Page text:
Two school districts have found that the secret to raising attendance rates in schools in low-income areas could be as simple as providing laundry machines.
“One of my students had just sort of withdrawn from school completely,” Alison Guernsey, a seventh grade English teacher in Fairfield, California, told TODAY Parents. “After we started the program, he was more excited about coming, and he started to be actively engaged in class. He didn’t feel like an outsider anymore,” she said.
At Guernsey’s school — David Weir Preparatory Academy, a K-8 public school east of San Francisco — 94 percent of the student population is in the free and reduced lunch program, meaning students come from low-income homes.
Last year, the school participated in an experiment introduced by Whirlpool as part of its Whirlpool Care Counts Program: Whirlpool installed a washer and dryer in the school and provided cloth laundry bags, garbage bags, detergent, and fabric softener. Then, the school administration discreetly invited a group of students who had missed more than ten days of school the year before to bring clothes with them to school to be cleaned while they were in class. Key words: in class.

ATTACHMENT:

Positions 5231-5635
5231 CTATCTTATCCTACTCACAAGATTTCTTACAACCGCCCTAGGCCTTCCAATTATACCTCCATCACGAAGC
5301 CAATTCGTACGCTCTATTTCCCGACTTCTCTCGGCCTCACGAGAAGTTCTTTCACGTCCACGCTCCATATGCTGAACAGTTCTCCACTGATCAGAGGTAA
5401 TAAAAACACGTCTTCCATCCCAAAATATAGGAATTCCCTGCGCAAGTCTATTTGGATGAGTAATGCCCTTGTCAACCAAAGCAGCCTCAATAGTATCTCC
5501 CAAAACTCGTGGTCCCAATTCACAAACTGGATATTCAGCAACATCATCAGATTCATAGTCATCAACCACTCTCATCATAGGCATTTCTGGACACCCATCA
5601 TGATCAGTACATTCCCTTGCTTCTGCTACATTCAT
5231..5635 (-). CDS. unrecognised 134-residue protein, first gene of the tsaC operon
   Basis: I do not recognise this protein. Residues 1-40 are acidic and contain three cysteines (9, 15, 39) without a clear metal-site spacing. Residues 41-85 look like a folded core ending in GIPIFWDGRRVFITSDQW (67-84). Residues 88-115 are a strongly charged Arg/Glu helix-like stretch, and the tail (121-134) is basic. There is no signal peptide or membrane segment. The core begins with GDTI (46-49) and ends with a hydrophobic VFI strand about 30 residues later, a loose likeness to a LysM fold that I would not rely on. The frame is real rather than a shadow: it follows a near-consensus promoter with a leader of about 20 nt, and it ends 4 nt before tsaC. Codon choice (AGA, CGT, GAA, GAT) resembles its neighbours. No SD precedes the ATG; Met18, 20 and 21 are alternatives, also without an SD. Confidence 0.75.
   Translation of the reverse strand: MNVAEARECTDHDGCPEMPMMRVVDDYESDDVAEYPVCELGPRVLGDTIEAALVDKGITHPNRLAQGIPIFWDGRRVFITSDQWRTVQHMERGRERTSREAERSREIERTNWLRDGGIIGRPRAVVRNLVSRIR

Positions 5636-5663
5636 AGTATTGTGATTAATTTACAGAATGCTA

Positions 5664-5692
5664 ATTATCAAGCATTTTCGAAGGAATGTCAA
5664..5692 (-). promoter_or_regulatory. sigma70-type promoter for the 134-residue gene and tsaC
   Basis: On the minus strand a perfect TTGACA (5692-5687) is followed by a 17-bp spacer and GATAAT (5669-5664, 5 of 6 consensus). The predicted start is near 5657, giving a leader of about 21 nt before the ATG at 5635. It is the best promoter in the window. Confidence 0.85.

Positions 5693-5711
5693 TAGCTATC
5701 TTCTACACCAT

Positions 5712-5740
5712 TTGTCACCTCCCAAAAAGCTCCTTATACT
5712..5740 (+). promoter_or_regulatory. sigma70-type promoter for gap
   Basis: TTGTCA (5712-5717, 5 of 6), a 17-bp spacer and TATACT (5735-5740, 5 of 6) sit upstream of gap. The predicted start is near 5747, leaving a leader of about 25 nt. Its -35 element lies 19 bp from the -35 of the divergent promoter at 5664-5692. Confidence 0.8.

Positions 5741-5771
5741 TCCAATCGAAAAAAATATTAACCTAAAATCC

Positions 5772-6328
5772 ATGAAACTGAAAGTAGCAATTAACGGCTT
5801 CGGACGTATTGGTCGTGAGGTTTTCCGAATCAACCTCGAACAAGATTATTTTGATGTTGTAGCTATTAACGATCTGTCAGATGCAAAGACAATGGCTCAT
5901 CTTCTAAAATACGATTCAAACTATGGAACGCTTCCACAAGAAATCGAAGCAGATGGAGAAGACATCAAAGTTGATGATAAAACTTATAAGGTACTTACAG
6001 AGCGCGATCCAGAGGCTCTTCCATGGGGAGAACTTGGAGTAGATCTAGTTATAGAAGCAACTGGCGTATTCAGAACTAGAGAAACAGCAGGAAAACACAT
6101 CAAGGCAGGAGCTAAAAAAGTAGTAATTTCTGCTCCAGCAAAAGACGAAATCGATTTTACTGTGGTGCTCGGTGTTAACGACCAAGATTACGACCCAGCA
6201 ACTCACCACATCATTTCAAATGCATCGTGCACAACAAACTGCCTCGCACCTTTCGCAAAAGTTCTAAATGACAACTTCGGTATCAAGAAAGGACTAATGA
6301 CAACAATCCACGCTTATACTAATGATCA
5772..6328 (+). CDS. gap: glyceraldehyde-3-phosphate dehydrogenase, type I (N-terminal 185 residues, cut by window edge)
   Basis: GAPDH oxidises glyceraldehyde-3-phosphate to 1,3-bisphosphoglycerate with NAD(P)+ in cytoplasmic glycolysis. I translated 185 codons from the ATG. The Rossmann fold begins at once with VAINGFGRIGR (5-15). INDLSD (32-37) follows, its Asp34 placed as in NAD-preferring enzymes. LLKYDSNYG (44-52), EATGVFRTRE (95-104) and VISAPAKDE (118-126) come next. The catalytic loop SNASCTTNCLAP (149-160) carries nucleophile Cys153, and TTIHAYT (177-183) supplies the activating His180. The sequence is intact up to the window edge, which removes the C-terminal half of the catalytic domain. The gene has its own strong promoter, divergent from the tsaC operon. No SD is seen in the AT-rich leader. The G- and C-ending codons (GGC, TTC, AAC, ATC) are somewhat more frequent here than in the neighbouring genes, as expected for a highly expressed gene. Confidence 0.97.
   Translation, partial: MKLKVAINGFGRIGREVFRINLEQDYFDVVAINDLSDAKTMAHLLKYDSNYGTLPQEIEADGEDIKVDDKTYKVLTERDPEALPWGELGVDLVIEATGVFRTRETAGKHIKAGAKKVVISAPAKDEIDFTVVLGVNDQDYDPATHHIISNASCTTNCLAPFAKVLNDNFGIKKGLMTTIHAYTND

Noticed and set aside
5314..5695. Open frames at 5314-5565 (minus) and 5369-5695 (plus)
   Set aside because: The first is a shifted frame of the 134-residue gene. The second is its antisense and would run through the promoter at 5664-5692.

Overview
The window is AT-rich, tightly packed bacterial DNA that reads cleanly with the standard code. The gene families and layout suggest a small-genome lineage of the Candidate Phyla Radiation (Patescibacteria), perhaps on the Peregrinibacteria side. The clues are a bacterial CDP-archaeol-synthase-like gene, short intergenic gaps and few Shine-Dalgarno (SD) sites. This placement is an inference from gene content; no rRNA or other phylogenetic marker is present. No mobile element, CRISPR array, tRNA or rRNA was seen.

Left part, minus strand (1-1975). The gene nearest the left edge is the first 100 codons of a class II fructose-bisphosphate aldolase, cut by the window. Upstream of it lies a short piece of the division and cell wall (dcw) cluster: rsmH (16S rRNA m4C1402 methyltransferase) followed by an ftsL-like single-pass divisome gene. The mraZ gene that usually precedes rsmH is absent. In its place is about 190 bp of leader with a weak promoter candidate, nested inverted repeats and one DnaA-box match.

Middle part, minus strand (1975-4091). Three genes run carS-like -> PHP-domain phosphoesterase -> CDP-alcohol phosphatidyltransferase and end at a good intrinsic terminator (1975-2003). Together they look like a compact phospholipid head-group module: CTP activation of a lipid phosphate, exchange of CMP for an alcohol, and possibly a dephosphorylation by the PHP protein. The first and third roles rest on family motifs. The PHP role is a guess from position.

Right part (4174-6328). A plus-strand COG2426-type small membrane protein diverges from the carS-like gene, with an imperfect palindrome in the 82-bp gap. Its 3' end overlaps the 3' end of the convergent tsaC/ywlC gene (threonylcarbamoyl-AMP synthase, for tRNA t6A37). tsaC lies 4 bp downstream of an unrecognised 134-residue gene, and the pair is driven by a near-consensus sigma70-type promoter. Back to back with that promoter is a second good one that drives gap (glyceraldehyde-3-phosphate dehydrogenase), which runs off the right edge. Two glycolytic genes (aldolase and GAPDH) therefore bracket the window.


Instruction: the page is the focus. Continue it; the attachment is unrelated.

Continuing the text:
“What I see is that if kids feel like they don’t fit in — if they feel like they are missing something from the norm — then they don’t want to participate in activities or sometimes even come to school,” Guernsey said.
“Many of our students are transient,” said Guernsey. “Some are homeless, or they might stay with family members, but they don’t have a stable home or money or resources.” Guernsey said teachers have tried to help in the past by taking clothes home themselves to clean or by buying students clothes when they have none, they couldn’t cover all the students’ needs and sometimes couldn’t get them to come to school for months at a time.
But after they started washing the students’ clothes at school, they began to see a difference, said Guernsey.
One girl, Guernsey said, “completely changed” after the school began washing her clothes. “Before, she would hardly speak in class. She was very quiet and didn’t have many friends. She’s blossomed now — she came into her own.”